The swivel screen is a nice feature - I remember the "purists" complaining bitterly when it was announced that the 60D would have it (I have an old SX 10-IS with a swivel screen - had it at that time, and always thought it was a plus....even with it's far smaller and lower resolution screen). I love my 7D but would like it even more if it had a swivel screen like the t4i or the 60D or any of the G or SX series Powershot cameras that have had it for a very long time.
I guess people who didn't realize how advantageous it is have come around and it's now considered a good feature. But it took a while (I don't understand why - it was never something that HAD to be used).
I also think the "flash commander" on the newer cameras that have it is a valuable feature - shooting off camera is so much easier - before, using my 40D I had to use a long e-ttl cable. It worked great, but was a pain to set up. And since my camera was not compatible with the older series I EX flashes, I didn't have on camera control...for whatever reason, the newer cameras (at least my 7D) is fully compatible with the older flash units and I can control them right from the camera....set ratios, set the "Master" to fire or not, etc. - even control the FEC of the "C" group - something the (worthless to me) ST-E2 can't do.
But the "scene modes" seem worthless to me unless you are a true beginner - and if you are "uprgrading" from and XT, that would imply you have at least a few years of experience using the camera.
There is not ONE SINGEL THING that the camera can do using the "scene" modes that you cannot do yourself if you know how to use the camera properly.
When I got my 7D it was a pleasure to NOT HAVE the scene moves on the dial that the 40D had...it made using the camera a bit more clumsy since I found myself having to take my eye from the viewfinder more often when changing from one mode to another. It also seemed to me like having a Ferrari with an automatic transmission -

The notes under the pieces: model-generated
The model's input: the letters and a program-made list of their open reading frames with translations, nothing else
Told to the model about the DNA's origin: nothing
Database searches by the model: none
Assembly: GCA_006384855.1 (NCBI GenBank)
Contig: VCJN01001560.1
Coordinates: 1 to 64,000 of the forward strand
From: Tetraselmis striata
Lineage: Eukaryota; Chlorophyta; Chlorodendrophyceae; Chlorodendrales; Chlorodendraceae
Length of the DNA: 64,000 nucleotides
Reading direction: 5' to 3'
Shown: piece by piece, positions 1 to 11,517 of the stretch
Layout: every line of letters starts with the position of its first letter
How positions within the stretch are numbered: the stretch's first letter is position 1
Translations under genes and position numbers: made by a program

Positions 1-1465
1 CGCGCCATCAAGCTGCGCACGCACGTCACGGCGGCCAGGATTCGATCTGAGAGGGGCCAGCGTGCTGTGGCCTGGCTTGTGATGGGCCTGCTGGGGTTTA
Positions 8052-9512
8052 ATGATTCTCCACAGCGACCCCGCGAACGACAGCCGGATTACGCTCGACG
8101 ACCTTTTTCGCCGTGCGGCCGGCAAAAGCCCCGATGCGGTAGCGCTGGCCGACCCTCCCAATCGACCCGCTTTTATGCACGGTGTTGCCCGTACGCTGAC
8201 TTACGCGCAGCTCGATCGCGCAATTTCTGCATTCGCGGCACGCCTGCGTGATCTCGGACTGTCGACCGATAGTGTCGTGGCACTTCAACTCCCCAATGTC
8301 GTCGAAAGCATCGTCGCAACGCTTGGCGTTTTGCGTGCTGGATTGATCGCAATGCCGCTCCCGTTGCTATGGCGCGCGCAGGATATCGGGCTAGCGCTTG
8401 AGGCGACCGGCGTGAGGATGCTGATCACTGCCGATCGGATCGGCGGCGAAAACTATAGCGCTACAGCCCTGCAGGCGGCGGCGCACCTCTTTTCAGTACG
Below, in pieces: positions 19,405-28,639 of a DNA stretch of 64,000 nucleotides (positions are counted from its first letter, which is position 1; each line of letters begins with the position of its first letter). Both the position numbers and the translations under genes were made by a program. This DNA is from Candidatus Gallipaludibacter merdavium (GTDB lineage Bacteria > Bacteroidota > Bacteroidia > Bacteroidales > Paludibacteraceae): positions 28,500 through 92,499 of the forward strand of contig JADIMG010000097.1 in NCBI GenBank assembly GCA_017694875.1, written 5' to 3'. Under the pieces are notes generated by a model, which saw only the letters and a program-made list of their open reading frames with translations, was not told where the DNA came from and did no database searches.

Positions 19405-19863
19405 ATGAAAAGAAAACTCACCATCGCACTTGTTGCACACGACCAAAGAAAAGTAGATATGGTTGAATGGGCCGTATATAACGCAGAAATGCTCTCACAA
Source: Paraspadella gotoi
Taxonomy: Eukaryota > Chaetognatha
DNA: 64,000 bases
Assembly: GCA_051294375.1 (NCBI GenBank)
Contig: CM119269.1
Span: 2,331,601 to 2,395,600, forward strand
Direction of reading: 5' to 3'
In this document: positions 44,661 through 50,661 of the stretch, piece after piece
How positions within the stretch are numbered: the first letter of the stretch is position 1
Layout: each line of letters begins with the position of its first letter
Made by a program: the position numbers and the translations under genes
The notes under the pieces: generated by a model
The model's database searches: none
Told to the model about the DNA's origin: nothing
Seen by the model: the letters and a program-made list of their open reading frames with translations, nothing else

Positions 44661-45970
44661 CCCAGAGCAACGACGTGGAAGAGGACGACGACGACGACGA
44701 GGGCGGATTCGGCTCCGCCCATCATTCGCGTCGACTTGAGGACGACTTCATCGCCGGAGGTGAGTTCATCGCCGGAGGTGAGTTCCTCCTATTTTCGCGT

If you shoot in RAW as you said, then you have to process your photos to at least some degree anyway. But the "scene" modes won't have an effect on what you have to work with - all they do is choose the proper shutter speeds and apertures. If someone doesn't know that they should use a faster shutter speed for sports than for portraits in a studio with the camera mounted on a tripod, then the "scene" mode would be helpful. But I'd assume anyone with any experience at all using an SLR (or any camera with a manual mode or even a shutter or aperture priority mode) should know what settings to use for each of the "scenes" - there's no magic settings you can't create without the "scene mode" and in fact there's no such mode on ANY of the cameras at the higher end...That doesn't mean you need to be a "pro" who requires a 1D camera, it really means that anyone who doesn't use the "green box" mode or the "P" mode should already be far beyond needing or wanting to use the 'scene modes" - it's really very much like using the "green box" auto mode.
If you know enough to use a flash to take a photo of a friend, relative, anyone when you have a bright sunset behind them, (and you want their face exposed, and not look like a black silhouette, then you know enough not to have any need for the "scene mode". It's really as simple as that.